clock menu more-arrow no yes mobile

Filed under:

A Grammy win isn’t what it used to be

Beyoncé doesn't need a grammy to be popular
Beyoncé doesn't need a grammy to be popular
Jason Merritt/Getty Images
Alex Abad-Santos is a senior correspondent who explains what society obsesses over, from Marvel and movies to fitness and skin care. He came to Vox in 2014. Prior to that, he worked at the Atlantic.

The music industry has been subject to seismic change in the last 15 years. People are consuming, finding, and purchasing music in new ways. The days of walking into a Sam Goody to purchase a physical album feel as anachronistic as dial tones.

That puts the Grammys in a weird position. They've had to evolve to reflect the fact that whatever mass music culture there was is now splitting into smaller and smaller niches. In doing so, The Grammys are now better known for huge, hyped performances than they're known for their winners.

But the question still remains: in this music economy, what's a Grammy worth?

What a Grammy does for album sales

The Grammy "bump" is the idea that winning an award can influence people to purchase the winning music. Historically, that bump has been real for the Grammys.

But people don't really purchase music anymore. A platinum album (one that sells more than 1 million copies) has become an anomaly. Taylor Swift's 1989 was the only album by a solo performer to go platinum last year. Fifteen years ago, that would have been completely absurd. In 2000, 'NSYNC, Britney Spears, Eminem, the Backstreet Boys and even Limp Bizkit all released albums that sold one million or more albums in one week.

Since people don't buy albums as much as they used to, the goal posts have changed. A Grammy win for an album today isn't going to have the same impact it did a decade ago.

The biggest album bump seen after the 2014 Grammys was, according to Billboard, the 2014 Grammy Nominees compilation album. It sold 59,000 copies in the week following the awards. In 2005, Green Day’s American Idiot rose one spot to No. 2 and saw a 49 percent sales spike, with 202,000 albums sold. In 2003, Norah Jones's Grammy boost was 477,000 copies, when it sold 621,000 copies the week after the Grammys.

A Grammy will no longer make anyone a platinum powerhouse overnight, but it certainly used to.

The Grammy boost is seen in different ways, like a nightly gross — the money you make during concerts. Forbes reported in 2012 that artists like Taylor Swift, Bruno Mars, and Esperanza Spalding (the woman who beat Justin Bieber for Best New Artist in 2011) all saw their nightly gross exponentially grow after winning a Grammy.

"In the year after grabbing Grammy No. 1, crooner Bruno Mars’ average nightly gross swelled from $130,000 to $202,000 (+55%); multi-instrumentalist Esperanza Spalding swung from $20,000 to $32,000 (+60%); and pop-country superstar Taylor Swift surged from $125,000 to $600,000 (+380%)," Forbes reported.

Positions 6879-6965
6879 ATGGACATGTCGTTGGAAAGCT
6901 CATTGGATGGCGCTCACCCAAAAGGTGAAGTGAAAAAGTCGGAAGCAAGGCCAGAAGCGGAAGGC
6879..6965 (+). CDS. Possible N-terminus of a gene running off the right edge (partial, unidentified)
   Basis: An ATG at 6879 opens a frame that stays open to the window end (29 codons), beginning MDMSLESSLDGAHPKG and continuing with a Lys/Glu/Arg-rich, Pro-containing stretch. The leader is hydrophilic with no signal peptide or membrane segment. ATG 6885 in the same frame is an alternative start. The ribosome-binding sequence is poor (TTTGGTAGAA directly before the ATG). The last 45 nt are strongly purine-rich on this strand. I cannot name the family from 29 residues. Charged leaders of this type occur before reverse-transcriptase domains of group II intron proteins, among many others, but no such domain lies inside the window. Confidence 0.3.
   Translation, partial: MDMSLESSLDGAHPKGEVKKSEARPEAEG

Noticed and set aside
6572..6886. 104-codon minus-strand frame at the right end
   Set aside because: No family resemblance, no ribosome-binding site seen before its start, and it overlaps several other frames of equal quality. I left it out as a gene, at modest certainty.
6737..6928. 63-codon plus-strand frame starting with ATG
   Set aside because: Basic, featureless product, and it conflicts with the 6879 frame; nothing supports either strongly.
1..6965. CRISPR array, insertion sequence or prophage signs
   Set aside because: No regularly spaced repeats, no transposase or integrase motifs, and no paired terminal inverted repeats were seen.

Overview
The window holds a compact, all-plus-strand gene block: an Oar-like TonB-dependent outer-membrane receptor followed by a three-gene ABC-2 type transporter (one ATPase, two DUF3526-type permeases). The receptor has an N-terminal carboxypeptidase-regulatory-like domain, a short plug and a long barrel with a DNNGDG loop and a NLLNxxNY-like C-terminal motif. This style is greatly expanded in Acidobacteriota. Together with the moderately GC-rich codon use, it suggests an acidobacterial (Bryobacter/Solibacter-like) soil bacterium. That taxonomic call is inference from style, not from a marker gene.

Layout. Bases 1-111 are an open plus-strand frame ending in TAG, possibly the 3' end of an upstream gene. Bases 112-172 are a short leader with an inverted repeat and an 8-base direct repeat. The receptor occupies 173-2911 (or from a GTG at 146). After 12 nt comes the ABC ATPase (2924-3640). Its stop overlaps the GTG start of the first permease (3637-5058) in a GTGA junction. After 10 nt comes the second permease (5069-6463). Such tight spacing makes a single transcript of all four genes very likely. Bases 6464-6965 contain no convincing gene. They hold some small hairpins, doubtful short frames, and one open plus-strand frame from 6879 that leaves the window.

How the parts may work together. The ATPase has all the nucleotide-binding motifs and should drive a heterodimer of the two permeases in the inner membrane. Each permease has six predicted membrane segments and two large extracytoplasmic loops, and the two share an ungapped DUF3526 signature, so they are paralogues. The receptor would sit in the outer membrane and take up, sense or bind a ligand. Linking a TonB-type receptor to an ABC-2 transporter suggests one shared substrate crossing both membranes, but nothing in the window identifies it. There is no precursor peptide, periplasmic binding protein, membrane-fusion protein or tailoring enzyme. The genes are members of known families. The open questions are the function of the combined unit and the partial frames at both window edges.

That bump is also present in digital downloads. In the week following the 2014 Grammys, Katy Perry enjoyed a huge surge.

"The top-selling song performed on the Grammy Awards is Katy Perry's 'Dark Horse,' featuring Juicy J, which retains the No. 1 slot on the Digital songs chart. It sold 294,000 downloads for the week — up 12% over the previous frame," Billboard reported.

The Grammy boost, at this point in time, does not calculate the rise in streaming rates per artist, though that certainly has to be on the horizon. But it's safe to say that without dramatic changes to the way artists are paid for plays on streaming sites, a Grammy bump will mean less and less financially for winners going forward.

The Grammys do help the people behind the winning songs.

There will be 83 Grammys handed out this year. That can, as Kelsey McKinney pointed out, diminish the rarity of being called a "Grammy Award-winning" anything.

Artists like Taylor Swift and Beyoncé are bigger than the Grammys themselves. When Swift announced she would not be performing at the Grammys this year, it was met with general disappointment. This perhaps points to the growing consensus that the Grammys are more concerned with putting on a good show than the actual awards.

But there are a world of people who aren't granted the same kind of exposure that Katy Perry gets: songwriters and producers. And for them, winning a Grammy can solidify a growing reputation raise their fees.

David Banner, a producer for Lil' Wayne saw this happen in 2009.

"Banner says his typical producer fee soared from $50,000 before winning the award to $100,000 or more afterwards; fellow producer Jim Jonsin’s jumped 90 percent in the wake of his win for producing Lil Wayne’s smash single Lollipop," Forbes reported.

The Grammys are good for The Grammys

If everyone has a Grammy and Grammys don't boost album sales that much, then you could, with confidence, say that the biggest beneficiary of the Grammys are the Grammys.

The Grammys have become the second most-watched awards show — right behind the Oscars. And the Grammys have been gaining on the Oscars in recent years.

This is because of the performances. The Grammys are, essentially, a televised Top 40 concert with a few breaks to hand out awards. This year, Rihanna, Kanye West, and Paul McCartney are performing their song "FourFiveSeconds" together. It's probably going to be the performance (barring some earth-shattering something from Mary J. Blige and Sam Smith) everyone will be talking about. That performance will almost certainly overshadow whoever slinks off with "Best Pop Album."

Yet, none of those three artists are nominated this year. Their performance is happening to publicize a new album, sure, but mostly, they will stand in the spotlight to bring viewers to CBS and the Grammys themselves. It's another way the Grammys have already won.